But at first before answering you the question, I just want to ask why you are not log-in while asking the second question. If I am not wrong the I think you (keagle) and keagledesign are the same person. So, while participating in this forum, login and participate. It helps you to earn more mentor dollars. And you can en-cash the money later on.

Now, come to your question.
The Fed or The Federal Reserve is the quasi-governmental central banking system of the USA. The main roles of the Fed are:
  • Conducting the nation's monetary policy.
  • Maintaining the stability of the economy.
  • Providing financial services to depository institutions, the U.S. Government, and foreign official institution.
  • Supervising and regulating banking institutions.
So, to maintain the stability of economy they will increase the interest rate of the short term and long term loan. As a result, they will earn the increase interest rate amount. That helps them to provide financial services to US Government and other institutions. This way they earn more profit and helping other business sector to grow.

Thanks
Posted on: 09th Apr, 2007 02:56 am
Thank you all for your replies so far. You are correct "helping user", that I am keagle or keagledesign. I also posted message #5 as "guest". I have some questions about the registration, login, and username that I have presented to the moderator for clarification.

What I am trying to do is follow the money to its ultimate destination. Who ends up owning it and what do they spend it on? When the Fed raises the rate by ¼%, the stated reason is to prevent inflation in order to keep the economy healthy. And the increase would certainly have that effect if inflation were destined to occur.

However, when they raise that rate ¼%, also a large amount of money (I would suppose billions of dollars) is extracted from adjustable rate mortgage holders. If the money goes to the administration of the Fed, this is far more than what would be required to cover the cost of their operation. And if the money does fund their operation, it would seem like a huge conflict of interest affecting their objectivity in controlling the economy. Under those terms, a rate increase would amount to the same thing as a tax increase.

Jerry, if the money is invested in security bonds as you say, who gets the return from those investments?
Posted on: 09th Apr, 2007 07:26 am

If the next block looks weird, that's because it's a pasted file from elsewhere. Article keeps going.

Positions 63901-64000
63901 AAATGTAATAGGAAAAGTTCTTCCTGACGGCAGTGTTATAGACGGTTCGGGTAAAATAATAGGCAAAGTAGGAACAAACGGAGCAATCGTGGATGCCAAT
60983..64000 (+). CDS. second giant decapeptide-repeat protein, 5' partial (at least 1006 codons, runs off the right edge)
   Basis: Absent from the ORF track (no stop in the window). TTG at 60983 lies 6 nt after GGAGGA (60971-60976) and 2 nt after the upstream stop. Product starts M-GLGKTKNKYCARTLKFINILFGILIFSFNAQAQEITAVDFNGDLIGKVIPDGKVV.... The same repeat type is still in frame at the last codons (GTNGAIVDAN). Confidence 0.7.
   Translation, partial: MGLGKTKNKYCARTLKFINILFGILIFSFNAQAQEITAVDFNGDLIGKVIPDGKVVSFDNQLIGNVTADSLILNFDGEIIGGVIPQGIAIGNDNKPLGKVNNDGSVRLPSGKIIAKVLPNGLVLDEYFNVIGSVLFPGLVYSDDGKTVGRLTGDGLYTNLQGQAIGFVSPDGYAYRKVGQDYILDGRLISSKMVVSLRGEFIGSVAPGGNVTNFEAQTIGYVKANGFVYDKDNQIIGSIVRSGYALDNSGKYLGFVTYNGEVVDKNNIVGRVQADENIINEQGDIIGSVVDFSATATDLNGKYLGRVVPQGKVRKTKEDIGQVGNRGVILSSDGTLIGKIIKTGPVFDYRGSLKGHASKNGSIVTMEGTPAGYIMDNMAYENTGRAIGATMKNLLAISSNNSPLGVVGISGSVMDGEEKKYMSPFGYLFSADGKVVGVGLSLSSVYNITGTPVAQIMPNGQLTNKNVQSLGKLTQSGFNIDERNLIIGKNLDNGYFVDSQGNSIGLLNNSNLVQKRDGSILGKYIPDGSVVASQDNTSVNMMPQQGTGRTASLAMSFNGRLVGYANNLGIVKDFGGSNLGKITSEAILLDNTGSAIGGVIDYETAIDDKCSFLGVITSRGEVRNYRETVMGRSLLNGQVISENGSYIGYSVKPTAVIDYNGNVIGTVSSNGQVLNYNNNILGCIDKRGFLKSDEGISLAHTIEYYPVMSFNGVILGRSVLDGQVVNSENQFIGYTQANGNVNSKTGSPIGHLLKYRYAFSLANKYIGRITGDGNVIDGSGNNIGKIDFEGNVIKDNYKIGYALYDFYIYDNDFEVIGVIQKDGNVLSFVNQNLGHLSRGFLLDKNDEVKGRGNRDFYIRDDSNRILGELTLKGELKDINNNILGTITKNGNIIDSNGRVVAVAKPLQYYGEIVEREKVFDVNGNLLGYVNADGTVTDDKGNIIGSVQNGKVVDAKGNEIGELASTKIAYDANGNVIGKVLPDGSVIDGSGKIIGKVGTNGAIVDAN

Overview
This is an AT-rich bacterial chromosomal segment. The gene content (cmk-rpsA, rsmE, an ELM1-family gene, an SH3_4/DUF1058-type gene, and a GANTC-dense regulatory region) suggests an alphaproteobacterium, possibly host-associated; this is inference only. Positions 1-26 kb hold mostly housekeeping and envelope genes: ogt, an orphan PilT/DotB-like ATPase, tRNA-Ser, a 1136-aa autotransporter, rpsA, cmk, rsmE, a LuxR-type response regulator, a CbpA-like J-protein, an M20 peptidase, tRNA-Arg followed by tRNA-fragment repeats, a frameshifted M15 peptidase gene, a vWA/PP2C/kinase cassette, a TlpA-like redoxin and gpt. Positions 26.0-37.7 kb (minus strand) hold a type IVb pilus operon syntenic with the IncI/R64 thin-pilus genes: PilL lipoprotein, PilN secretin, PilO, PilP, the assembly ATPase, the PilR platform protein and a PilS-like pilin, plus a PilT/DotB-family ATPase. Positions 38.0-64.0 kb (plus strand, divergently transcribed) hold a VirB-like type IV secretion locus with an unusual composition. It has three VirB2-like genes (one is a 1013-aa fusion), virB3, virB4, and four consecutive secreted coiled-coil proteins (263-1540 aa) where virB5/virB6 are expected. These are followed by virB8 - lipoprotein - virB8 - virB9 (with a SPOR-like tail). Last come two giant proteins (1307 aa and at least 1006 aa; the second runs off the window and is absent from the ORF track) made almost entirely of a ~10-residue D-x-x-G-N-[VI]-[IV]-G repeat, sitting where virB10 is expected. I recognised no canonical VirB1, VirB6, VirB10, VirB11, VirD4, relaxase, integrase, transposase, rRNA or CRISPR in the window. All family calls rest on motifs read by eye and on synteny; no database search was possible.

Hi Keagle,

What I actually meant was that the government sells off the security bonds to common people and then invests the money obtained into various business sectors which needs improvement.

In order to maintain circulation of money in the market, the government issues security bonds that are purchased by common people. The people invest their money into the bonds and thus get yields or returns on their investment after a certain period of maturity.

Thanks,
Jerry
Posted on: 09th Apr, 2007 10:50 pm
Yes Jerry, that's what the Federal government does. It issues various types of bonds which are purchased by people. This is a way by which the government extracts money from the people.

The government provides for a return on the investment of its people at a certain rate of interest. The extra money that the government returns to bond holders can be obtained by raising interest rates on various types of loans.

When the government is going through shortage of funds, it raises interest rates so that not many people will be able to take out loans. Those who still go for loans will have to pay high rate of interest. This is how the government takes more money from the people. This extra money can be utilized in paying returns on the security bonds on which people have invested their money.

Regards,
Jessica
Posted on: 09th Apr, 2007 11:28 pm
Hi Keagle,

Helping_user is right. You can just login to your account and participate in our discussions. But I think you have some queries regarding registration and login. I haven't recieved such queries from your end. So, just put them down here so that I can explain them to you.

Samantha
Posted on: 10th Apr, 2007 12:09 am